HI-SEAS crewmembers and researchers pose with the U.S. Army’s Golden Knights parachute team in front of a Chinook helicopter that brought the crew ‘back to Earth.’ PISCES photo.
By: Chris Yoakum
Reentering Earth’s atmosphere from space can take around 60 minutes in a spacecraft plunging at supersonic speed. For a crew of simulated Mars explorers who just completed an eight-month mission in isolation, reentry to the planet took about 60 seconds at 100 mph.
After the longest Mars-mission simulation ever conducted in the U.S. on the slopes of Hawai‘i’s Mauna Loa volcano, six crewmembers participating in a NASA-funded study called HI-SEAS (Hawai‘i Space Exploration and Analog Simulation) returned to everyday life on June 13 with a free fall from 12,000 feet. Their dive was facilitated by the U.S. Army’s Golden Knights parachute team over the Kona side of Hawai‘i Island.
Though it wasn’t an identical recreation of a real Earth reentry in a spacecraft, eight months of sensory deprivation from the sounds, sights, and smells of the outside world made the experience one for the books.
“I couldn’t think of a better way to come out of a dome than like this,” said Allen Mirkadyrov, a HI-SEAS crewmember and aspiring astronaut. “It was pure joy.”
Sophie Milam, a former PISCES worker and robotics researcher on the HI-SEAS mission, has skydived twice but said this plunge was “by far the best.”
The HI-SEAS crew endured living in a 36-foot diameter, dome-shaped habitat for eight months to assess the long-term psychological and physiological effects of isolation on a group of people. Throughout the mission, crewmembers worked on individual research projects, teamed up for a daily dose of P90X (a trademark, vigorous exercise routine), and explored the creative possibilities of cooking with freeze-dried, shelf-stable foods. Occasionally, they exited the dome to the otherworldly terrain of Mauna Loa’s rugged lava, but within the cloak of a modified hazmat suit to simulate being on Mars. Allen says the crew also had access to media uploaded to a local server, enabling the group to watch the full season of “Game of Thrones.” Despite being cut-off from the outside world, there was plenty to do beyond workouts, meal preparation, and entertainment.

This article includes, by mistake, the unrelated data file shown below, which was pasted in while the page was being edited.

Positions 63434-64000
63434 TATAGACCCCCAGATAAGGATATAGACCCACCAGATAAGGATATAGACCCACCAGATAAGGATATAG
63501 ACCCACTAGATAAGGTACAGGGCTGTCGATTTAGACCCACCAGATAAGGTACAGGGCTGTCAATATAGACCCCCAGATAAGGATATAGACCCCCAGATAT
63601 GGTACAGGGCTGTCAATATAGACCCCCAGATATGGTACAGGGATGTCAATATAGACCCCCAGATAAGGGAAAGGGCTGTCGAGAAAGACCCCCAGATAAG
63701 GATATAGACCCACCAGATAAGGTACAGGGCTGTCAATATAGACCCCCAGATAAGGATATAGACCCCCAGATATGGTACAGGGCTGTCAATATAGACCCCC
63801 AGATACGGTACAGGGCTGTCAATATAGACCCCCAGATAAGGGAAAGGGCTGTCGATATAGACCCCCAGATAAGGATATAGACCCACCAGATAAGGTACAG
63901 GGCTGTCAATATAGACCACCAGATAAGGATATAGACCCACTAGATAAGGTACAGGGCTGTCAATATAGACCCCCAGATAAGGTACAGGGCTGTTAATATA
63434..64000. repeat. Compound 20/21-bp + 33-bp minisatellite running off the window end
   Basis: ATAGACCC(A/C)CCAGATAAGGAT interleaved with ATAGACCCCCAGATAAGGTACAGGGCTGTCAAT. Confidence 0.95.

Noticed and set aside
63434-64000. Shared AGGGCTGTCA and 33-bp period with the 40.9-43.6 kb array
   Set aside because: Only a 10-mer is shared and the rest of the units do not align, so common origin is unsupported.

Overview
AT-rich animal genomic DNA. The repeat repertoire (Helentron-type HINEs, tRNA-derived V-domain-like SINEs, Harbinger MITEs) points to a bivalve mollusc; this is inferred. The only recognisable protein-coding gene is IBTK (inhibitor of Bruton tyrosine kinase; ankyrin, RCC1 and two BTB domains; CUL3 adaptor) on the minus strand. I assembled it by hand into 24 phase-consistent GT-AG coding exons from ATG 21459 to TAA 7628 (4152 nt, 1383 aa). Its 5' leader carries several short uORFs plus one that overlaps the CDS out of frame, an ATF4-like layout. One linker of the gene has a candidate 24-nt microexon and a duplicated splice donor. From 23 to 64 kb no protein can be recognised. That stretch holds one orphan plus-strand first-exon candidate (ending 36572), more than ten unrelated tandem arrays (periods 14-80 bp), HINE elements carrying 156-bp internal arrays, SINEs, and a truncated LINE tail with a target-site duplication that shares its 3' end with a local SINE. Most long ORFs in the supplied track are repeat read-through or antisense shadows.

Allen, an aerospace engineer who originally hails from Russia, spent his time finding the most energy and time efficient roundtrip route to Mars. He also studied an Earth-transit occurring from Mars in 2084, when the Earth will pass directly through the sun from the perspective of the Red Planet.
Sophie completed her Master’s degree in Mechanical Engineering during the mission, becoming the first “Martian graduate.” Her research involved tensegrity robots, which are exceptionally robust and versatile bots that could pave the way for future mechanics.
The crew also consisted of Commander Martha Lenio, Neil Scheibelhut (also a former PISCES worker), Jocelyn Dunn, and Zak Wilson. They were supported by an experienced team of researchers at the University of Hawai`i at Manoa. However, the simulated astronauts had no contact with the outside world during their mission except for e-mail.
In spite of the confinement and isolation, the crew agreed that everything worked out well. No signs of third-quarter syndrome appeared – the anticipated period of isolation when people can start losing their mental and emotional stability.
“It’s unusual to live in these circumstances, but everyone found a way to cope with it,” said Allen. “At the end of the day, we completed the mission.”
The research at HI-SEAS is paving the way for a potential manned colony on the Red Planet within the coming decades. In August, the study will continue with a 12-month mission. The recent study was the third and longest yet conducted at the HI-SEAS habitat nestled at over 9000 feet on the slopes of Mauna Loa.
Welcome back to Earth HI-SEAS crew!! Congratulations on completing your mission!!